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Von Der Leyen Floats Fiscal Rule Reform as ‘game Changer’ for EU Defense Build-up

There is ‘broad support’ in EU to consider increases in defense spending as a factor in assessing excessive deficits, Commission chief says.

BRUSSELS — European Commission President Ursula von der Leyen hinted on Thursday that EU countries boosting their defense spending should have that taken into account when calculating whether they are running an excessive deficit.

“Our fiscal framework can and should meet two compatible objectives: ensure sustainable public finances, while also supporting member states’ investment efforts in strategic public goods. And this applies also to defense capabilities,” von der Leyen said in a speech at the European Defence Agency.

EU rules limit countries to running a budget deficit of 3 percent of GDP, with a public debt ceiling of 60 percent of GDP. But the COVID pandemic followed by the energy emergency is straining public finances at a time when countries are looking to boost their defense spending — potentially falling afoul of the bloc’s rules.

“In the [European] Council, there is now broad support to consider increases in defense spending as a relevant factor when assessing whether a member state has an excessive deficit,” von der Leyen said. “And there is room for further targeted and time-limited adaptations — to reduce the required near-term fiscal effort for member states that are simultaneously increasing their defense spending. This could be particularly relevant for investments in identified critical capability gaps.”

Such reforms, according to von der Leyen, “could be a game changer for the Union’s defense and its defense industrial policy in these exceptional times.”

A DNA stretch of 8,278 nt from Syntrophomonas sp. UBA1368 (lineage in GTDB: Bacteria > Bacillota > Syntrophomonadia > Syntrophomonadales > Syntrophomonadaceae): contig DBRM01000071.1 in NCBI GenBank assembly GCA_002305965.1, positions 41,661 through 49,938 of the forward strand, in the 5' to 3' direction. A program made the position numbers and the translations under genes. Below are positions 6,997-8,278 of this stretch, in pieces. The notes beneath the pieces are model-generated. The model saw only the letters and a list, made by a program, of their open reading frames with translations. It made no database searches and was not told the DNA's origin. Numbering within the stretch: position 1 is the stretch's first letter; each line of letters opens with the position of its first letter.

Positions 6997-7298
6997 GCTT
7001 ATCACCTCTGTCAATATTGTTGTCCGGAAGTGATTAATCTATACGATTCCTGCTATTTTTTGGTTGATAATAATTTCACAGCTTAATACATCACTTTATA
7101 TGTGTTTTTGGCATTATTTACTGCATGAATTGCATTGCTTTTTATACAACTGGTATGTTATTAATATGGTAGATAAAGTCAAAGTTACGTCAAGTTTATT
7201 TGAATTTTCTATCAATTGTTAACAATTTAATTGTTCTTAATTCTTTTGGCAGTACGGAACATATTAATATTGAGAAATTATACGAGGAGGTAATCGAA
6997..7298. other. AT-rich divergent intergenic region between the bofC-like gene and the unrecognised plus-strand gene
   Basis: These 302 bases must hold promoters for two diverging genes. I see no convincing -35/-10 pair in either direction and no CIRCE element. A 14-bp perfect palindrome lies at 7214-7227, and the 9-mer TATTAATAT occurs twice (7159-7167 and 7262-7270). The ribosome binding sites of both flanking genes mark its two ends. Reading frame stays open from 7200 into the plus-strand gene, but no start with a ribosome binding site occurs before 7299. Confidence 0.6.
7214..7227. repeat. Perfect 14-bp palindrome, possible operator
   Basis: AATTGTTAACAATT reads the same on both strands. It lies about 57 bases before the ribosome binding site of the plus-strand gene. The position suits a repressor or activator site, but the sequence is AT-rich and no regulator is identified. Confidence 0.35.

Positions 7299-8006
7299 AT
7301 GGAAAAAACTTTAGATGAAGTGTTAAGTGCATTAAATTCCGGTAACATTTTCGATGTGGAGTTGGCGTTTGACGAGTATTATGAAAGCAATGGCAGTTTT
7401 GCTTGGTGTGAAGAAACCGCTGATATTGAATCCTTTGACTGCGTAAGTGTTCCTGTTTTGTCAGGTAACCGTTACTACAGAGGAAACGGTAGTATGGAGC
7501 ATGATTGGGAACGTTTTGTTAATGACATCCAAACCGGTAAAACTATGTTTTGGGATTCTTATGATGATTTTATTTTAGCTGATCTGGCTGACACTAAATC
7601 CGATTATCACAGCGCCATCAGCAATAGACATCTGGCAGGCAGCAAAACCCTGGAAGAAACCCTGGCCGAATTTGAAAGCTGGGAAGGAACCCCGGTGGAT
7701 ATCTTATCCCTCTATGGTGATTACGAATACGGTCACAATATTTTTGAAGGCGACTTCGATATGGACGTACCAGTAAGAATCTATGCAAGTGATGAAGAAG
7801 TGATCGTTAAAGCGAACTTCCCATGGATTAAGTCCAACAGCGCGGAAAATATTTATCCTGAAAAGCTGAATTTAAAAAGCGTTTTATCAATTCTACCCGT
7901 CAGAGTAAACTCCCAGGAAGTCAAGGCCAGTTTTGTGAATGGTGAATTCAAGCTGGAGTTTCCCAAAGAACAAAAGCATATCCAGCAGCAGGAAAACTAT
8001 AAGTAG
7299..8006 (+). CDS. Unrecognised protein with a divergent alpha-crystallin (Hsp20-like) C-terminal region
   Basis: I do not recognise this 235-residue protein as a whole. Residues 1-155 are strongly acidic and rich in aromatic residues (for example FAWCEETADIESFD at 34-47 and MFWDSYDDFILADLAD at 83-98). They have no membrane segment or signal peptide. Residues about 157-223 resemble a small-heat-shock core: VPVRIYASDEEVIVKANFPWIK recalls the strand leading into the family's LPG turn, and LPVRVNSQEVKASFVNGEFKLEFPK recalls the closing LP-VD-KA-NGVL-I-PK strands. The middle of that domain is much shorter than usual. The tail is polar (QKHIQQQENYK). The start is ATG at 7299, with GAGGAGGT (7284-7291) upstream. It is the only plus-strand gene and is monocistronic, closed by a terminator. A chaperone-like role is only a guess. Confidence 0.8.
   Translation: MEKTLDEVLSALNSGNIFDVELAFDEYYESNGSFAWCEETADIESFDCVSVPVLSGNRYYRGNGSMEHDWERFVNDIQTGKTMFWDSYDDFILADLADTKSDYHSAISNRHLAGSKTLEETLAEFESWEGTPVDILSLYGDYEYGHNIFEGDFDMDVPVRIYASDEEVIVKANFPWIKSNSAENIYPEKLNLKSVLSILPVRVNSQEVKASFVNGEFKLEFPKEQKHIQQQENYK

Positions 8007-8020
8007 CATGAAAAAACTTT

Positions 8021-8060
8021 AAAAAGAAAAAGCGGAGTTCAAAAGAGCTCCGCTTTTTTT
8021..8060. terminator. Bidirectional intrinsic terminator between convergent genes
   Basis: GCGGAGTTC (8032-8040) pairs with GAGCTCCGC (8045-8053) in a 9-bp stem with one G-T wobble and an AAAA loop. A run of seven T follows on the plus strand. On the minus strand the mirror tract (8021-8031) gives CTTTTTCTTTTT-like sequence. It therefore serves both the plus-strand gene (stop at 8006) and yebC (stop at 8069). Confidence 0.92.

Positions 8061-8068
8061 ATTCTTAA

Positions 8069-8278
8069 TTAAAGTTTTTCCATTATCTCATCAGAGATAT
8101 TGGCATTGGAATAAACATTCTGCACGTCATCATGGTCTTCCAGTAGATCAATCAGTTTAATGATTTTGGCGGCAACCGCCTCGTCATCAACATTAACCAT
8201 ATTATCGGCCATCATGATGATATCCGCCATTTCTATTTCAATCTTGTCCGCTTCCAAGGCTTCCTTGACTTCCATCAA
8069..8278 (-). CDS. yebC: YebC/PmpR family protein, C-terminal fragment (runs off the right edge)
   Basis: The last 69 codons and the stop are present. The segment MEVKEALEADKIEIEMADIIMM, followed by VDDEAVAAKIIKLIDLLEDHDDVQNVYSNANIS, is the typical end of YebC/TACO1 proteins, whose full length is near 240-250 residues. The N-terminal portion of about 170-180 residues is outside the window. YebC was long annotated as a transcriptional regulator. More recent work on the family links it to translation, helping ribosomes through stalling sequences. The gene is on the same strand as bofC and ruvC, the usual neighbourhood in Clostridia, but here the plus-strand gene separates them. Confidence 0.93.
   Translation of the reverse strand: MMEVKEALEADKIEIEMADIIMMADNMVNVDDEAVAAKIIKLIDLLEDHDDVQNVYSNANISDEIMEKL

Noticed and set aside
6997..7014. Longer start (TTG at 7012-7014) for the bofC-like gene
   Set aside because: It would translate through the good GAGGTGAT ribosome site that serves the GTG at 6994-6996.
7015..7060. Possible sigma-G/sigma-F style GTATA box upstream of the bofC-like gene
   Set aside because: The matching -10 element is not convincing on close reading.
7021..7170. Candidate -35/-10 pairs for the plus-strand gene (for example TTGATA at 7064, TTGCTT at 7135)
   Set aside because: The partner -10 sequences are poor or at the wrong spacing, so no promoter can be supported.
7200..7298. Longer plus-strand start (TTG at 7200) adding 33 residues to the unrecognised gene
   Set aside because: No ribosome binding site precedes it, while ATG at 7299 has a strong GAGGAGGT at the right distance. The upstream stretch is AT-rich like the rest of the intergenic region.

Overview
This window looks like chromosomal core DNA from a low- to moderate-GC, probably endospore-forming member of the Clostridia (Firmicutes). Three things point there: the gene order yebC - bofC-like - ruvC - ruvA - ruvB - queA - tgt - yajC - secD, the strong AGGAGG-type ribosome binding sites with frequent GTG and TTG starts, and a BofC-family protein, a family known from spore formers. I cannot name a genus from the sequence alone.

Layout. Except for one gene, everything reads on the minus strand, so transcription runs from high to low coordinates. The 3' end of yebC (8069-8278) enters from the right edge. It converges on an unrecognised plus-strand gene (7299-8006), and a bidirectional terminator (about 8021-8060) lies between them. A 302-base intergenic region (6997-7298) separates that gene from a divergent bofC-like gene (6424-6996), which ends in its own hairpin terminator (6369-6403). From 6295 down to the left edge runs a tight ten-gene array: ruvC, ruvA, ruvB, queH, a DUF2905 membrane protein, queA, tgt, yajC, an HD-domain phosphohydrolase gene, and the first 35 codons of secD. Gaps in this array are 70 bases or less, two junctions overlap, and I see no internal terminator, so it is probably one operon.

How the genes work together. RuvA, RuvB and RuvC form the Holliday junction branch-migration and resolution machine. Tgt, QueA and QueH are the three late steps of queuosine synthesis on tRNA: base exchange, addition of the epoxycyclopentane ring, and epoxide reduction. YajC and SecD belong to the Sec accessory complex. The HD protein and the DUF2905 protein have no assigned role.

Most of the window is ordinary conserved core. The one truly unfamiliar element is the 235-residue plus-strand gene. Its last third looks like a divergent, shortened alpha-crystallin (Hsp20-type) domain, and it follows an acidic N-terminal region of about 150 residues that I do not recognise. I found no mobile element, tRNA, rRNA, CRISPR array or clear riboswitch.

European defense spending has been rising since Russia’s 2014 illegal annexation of Crimea and its attack on eastern Ukraine, and accelerated even more following the Kremlin’s full scale invasion of Ukraine last year.

Defense spending across the EU hit a record €240 billion in 2022, the European Defence Agency announced on Thursday, up 6 percent from 2021 and the eighth straight year of spending increases.

However, EU spending on defense is still only 1.5 percent of GDP, below the NATO target of 2 percent; 13 EU NATO members still fall short of that goal.

A tweak to the bloc’s fiscal rules could incentivize countries to increase their defense spending.

Von der Leyen also called for a “simpler and more efficient” regulatory framework for military projects. “This is even more necessary in a heavily regulated sector like defense,” she said.

The goal of that extra cash is to shake off decades of low spending dating from the end of the Cold War and to make the bloc better able to defend itself against possible Russian aggression while also sending crucial arms and ammunition to Ukraine.

“The war in Ukraine is consuming more hardware than any other war in recent history. Russia has fired 10 million shells in a year. Ukraine consumes 10,000 drones per month. This means that Europe’s defense industry must mobilize, too,” said the former German defense minister. “The reality is that we did not have sufficient weapons and ammunition available. No large stocks. And a lack of spare capacity.”

That’s forcing the EU to step up and play a larger role in defense, in parallel with national efforts to rearm and build up stocks.

“The strategic environment around us has fundamentally changed. This creates a new kind of responsibility for Europe,” she said.

Source: Politico